Fergus McFadden expecting Leinster to bounce back

Defeat to Connacht raises stakes for Leo Cullen’s side as Munster visit the Aviva

At half-time in Galway, Leinster supporters were not so much smug as expecting more. Connacht's apparently shaky seven-point lead, as they faced into the swirling rain and wind, looked quite within reach.

Pat Lam’s taunts about Leinster being the best defensive team in the league and Connacht the best attacking side was designed to be a double-edged sword, a compliment with an implicit criticism that Leinster backs had lost their cutting edge.

No team with aspirations to entertain or with Leinster’s attacking pedigree set out to win trophies by being the best at stopping others from playing.

By the end of the game , Leinster's six points in the second half was not a good return. Now, with creeping doubt, they face Munster at the Aviva Stadium on Saturday.Fergus McFadden sees no point in calling it otherwise.


“Massive disappointment,” he says. “We’re definitely hurting as a group. Losing any interpro, at any stage of the season, is tough and, in the circumstances, it was even harder. It puts the pressure back on us in the fight towards the end of the season to stay in the top four.”

Soaring positivity

Leinster players can talk around it as they please. But while defeat may inject a degree of urgency and a response, nothing beats coming into a match against Munster than a win the previous week. McFadden understands that.

Given the choice between a defeat spurring players on, against the injection of soaring positivity that comes from winning, he doesn’t hesitate.

“I’d say definitely confidence from a win,” he says. “Obviously, we’d love to be in that position from last week, but unfortunately we’re not. Munster will have their tails up. We’ll be wary of that.”

McFadden also declines a ready-made offer to use Leinster’s constant moving around of players as an excuse. Team-building can be a complex business and sometimes it takes time to adjust from playing at the faster tempo of Test rugby to that back at club level.

“No, and that’s not really an excuse, and it wouldn’t be one that we’d be looking for,” he says of the changing Leinster personnel.

“You’ve got guys back in who have been using different attacking and defensive systems under Joe Schmidt for eight weeks with Ireland.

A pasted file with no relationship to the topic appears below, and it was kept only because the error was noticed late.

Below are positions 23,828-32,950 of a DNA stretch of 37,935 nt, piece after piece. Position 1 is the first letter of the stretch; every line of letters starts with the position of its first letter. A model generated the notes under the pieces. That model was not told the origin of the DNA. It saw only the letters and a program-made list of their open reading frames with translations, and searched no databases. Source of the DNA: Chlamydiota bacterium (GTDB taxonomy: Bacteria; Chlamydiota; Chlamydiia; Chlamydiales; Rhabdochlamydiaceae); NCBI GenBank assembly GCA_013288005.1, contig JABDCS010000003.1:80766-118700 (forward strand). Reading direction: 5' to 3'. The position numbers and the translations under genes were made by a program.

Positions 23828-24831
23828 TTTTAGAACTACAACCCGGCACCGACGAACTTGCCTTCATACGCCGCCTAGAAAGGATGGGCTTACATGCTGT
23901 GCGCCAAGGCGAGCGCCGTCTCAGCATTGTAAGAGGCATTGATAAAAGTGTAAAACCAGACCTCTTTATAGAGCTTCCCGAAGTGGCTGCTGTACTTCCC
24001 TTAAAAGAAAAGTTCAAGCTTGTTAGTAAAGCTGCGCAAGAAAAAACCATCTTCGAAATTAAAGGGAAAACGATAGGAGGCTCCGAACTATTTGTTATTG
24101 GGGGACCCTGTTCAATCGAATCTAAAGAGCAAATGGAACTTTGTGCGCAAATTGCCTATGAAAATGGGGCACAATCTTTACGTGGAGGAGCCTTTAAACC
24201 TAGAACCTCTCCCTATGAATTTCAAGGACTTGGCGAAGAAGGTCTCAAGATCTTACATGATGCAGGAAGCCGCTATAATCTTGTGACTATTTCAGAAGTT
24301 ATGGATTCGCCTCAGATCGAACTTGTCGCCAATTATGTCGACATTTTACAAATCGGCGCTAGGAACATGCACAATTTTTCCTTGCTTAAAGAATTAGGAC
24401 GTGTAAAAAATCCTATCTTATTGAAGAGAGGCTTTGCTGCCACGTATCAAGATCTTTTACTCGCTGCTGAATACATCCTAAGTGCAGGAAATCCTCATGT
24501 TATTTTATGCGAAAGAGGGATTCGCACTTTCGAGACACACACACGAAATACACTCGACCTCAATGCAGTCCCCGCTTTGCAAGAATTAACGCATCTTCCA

“They’ve got three to four days’ preparation before an interpro derby. Hopefully, there will be more consistency across the park from us this week. The two weeks back together will, hopefully, stand to us.

“They [Munster] have probably got more of a balance than playing the wide-wide game that they played under Penney.

“They’ve got the balance of playing that at times and also of rolling up their sleeves, keeping it tight and trying to bash you with their pack.”

Player dynamics

There are player dynamics that cannot be overlooked.

Johnny Sexton

has had his few weeks off to refresh a bruised body. One man will not win the match alone but if he can act as a catalyst, it’s a powerful weapon. Sexton’s drive and his determined focus to force his own shape on games gives him quite an outsized influence on the Leinster effort.

“He just drove Ireland around the pitch,” says McFadden. “He gave the guys a nice bit of direction . . . sometimes that’s all a team needs.

“If you’ve got the likes of Johnny guiding you, it makes it a lot easier. I was delighted to see him come back to form after getting a bit of flak at the start of the season. Hopefully he can bring that Irish form when he’s wearing a Leinster jersey now.”

He may need to. With 44 tries Munster have scored more than Leinster's 38 to date. Victory would also keep Munster ahead of Ulster and Glasgow; both those teams are only a point behind.

“There was a lot we can improve on,” says McFadden.

And you’ve got to think they will need to improve to prevail.

Johnny Watterson

Johnny Watterson

Johnny Watterson is a sports writer with The Irish Times